When I write about my church, it’s usually to analyze some aspect of belief or to defend it from critics. But today I just want to celebrate the beauty and joy of the kind of life practiced in the Mormon church.
For months now I’ve often looked back from the end of a day and thought of just how amazing it was. It’s crazy how many days make me laugh and smile and think, how many days have a little bit of me helping someone else and someone else helping me, how many days see me witnessing and participating in the best and hardest moments in an ever growing number of lives. This isn’t meant to say that any other way of life is worse than this or bad at all; this post is for me to simply say that the practice of Mormon discipleship is a truly wonderful way to live.
For numerous specific anecdotes of exactly what I’m talking about in the daily lives of ordinary Latter-day Saints, please check out the series of posts tagged “on the sweetness of Mormon life” over at the excellent Junior Ganymede blog. Dip into any of those slices of homemade gourmet living and you’ll find your heart filled with a rich light.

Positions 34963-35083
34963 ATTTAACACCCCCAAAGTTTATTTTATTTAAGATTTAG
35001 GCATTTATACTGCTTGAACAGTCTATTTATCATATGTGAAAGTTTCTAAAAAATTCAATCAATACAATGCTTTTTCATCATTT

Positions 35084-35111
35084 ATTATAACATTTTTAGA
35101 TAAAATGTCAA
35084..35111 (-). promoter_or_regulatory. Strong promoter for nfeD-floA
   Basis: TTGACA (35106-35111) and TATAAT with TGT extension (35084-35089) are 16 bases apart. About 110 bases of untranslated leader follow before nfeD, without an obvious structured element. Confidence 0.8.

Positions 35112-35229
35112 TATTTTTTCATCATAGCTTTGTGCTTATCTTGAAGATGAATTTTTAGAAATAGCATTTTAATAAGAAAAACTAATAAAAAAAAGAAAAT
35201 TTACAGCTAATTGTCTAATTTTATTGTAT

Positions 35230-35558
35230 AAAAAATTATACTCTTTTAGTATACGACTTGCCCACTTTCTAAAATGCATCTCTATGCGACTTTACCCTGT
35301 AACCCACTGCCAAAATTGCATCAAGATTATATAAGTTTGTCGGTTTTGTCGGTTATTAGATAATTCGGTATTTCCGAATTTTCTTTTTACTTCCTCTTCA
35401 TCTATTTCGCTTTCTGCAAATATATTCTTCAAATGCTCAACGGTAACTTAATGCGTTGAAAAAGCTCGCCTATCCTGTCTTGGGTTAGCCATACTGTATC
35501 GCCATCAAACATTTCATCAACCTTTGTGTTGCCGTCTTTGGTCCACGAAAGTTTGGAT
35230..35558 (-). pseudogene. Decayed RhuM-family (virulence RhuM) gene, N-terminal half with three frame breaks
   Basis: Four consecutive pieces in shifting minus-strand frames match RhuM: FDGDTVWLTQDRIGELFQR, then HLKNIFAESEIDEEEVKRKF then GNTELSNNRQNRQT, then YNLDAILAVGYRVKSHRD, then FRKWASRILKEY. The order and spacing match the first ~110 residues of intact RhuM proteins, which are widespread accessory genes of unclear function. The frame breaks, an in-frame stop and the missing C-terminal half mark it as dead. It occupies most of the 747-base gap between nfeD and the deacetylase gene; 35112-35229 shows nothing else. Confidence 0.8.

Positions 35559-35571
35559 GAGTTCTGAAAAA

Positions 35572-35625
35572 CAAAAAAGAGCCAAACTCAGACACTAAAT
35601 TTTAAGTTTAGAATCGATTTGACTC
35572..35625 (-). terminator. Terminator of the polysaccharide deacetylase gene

The most recent entry:
An old cowboy bears his testimony. he is being released from the bishopric. It is his 3rd bishopric. He cries when he speaks. He say’s he’ll miss the friendship. His successor is a dirt contractor who “grew up rough.”
The first speaker says he’d been working at the temple a few days back. The Temple President came and pulled him from his duties. Unusual. “We need help in the baptistry.” There was only a father and son. Also unusual. They ran a session of baptisms for the dead and then confirmations for the dead, with just the Temple President and the speaker and the father and the son. Very unusual. The father was fighting back tears.
After, the Temple President explained. The son had turned 12 that weekend. A day or two later, the man received his 7-day notice that he was ordered to Afghanistan for one year. The temple had made special arrangements so he could do his son’s 1st baptisms for the dead.
Or you could refer to this summary from the end of Rod Dreher’s The Benedict Option for a remarkable parallel to the kind of life I have in mind: